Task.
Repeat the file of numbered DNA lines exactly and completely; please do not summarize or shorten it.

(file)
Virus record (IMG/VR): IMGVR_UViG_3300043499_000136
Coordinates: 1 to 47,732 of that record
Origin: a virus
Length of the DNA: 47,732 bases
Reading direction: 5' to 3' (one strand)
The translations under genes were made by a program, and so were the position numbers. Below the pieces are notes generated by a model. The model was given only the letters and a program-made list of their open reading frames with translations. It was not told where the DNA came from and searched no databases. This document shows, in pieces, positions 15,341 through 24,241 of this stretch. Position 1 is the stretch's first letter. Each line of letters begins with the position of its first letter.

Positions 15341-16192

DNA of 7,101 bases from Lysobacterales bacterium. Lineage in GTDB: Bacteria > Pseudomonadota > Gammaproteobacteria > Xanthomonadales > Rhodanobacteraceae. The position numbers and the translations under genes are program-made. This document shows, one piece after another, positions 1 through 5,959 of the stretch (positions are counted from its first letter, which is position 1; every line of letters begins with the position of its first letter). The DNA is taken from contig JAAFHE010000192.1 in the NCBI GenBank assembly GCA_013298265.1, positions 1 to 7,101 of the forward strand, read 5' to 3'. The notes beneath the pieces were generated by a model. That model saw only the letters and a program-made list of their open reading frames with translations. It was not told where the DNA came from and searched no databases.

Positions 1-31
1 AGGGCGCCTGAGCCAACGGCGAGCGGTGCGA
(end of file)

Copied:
Virus record (IMG/VR): IMGVR_UViG_3300043499_000136
Coordinates: 1 to 47,732 of that record
Origin: a virus
Length of the DNA: 47,732 bases
Reading direction: 5' to 3' (one strand)
The translations under genes were made by a program, and so were the position numbers. Below the pieces are notes generated by a model. The model was given only the letters and a program-made list of their open reading frames with translations. It was not told where the DNA came from and searched no databases. This document shows, in pieces, positions 15,341 through 24,241 of this stretch. Position 1 is the stretch's first letter. Each line of letters begins with the position of its first letter.

Positions 15341-16192

DNA of 7,101 bases from Lysobacterales bacterium. Lineage in GTDB: Bacteria > Pseudomonadota > Gammaproteobacteria > Xanthomonadales > Rhodanobacteraceae. The position numbers and the translations under genes are program-made. This document shows, one piece after another, positions 1 through 5,959 of the stretch (positions are counted from its first letter, which is position 1; every line of letters begins with the position of its first letter). The DNA is taken from contig JAAFHE010000192.1 in the NCBI GenBank assembly GCA_013298265.1, positions 1 to 7,101 of the forward strand, read 5' to 3'. The notes beneath the pieces were generated by a model. That model saw only the letters and a program-made list of their open reading frames with translations. It was not told where the DNA came from and searched no databases.

Positions 1-31
1 AGGGCGCCTGAGCCAACGGCGAGCGGTGCGA